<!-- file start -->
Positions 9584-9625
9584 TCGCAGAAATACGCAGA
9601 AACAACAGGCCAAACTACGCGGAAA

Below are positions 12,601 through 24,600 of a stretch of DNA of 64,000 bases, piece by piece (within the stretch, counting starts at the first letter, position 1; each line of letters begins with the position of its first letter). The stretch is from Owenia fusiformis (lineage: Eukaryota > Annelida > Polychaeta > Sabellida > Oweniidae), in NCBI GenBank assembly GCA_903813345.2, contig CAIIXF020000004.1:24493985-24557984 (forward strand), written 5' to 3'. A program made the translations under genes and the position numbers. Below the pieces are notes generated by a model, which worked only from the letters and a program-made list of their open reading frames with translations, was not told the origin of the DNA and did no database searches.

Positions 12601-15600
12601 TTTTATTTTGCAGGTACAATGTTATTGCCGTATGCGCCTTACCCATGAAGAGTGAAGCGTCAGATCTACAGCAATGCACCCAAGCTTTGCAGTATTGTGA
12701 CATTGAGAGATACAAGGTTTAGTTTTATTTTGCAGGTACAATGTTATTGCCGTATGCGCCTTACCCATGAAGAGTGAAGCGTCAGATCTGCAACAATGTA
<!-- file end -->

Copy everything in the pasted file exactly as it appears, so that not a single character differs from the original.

Positions 9584-9625
9584 TCGCAGAAATACGCAGA
9601 AACAACAGGCCAAACTACGCGGAAA

Below are positions 12,601 through 24,600 of a stretch of DNA of 64,000 bases, piece by piece (within the stretch, counting starts at the first letter, position 1; each line of letters begins with the position of its first letter). The stretch is from Owenia fusiformis (lineage: Eukaryota > Annelida > Polychaeta > Sabellida > Oweniidae), in NCBI GenBank assembly GCA_903813345.2, contig CAIIXF020000004.1:24493985-24557984 (forward strand), written 5' to 3'. A program made the translations under genes and the position numbers. Below the pieces are notes generated by a model, which worked only from the letters and a program-made list of their open reading frames with translations, was not told the origin of the DNA and did no database searches.

Positions 12601-15600
12601 TTTTATTTTGCAGGTACAATGTTATTGCCGTATGCGCCTTACCCATGAAGAGTGAAGCGTCAGATCTACAGCAATGCACCCAAGCTTTGCAGTATTGTGA
12701 CATTGAGAGATACAAGGTTTAGTTTTATTTTGCAGGTACAATGTTATTGCCGTATGCGCCTTACCCATGAAGAGTGAAGCGTCAGATCTGCAACAATGTA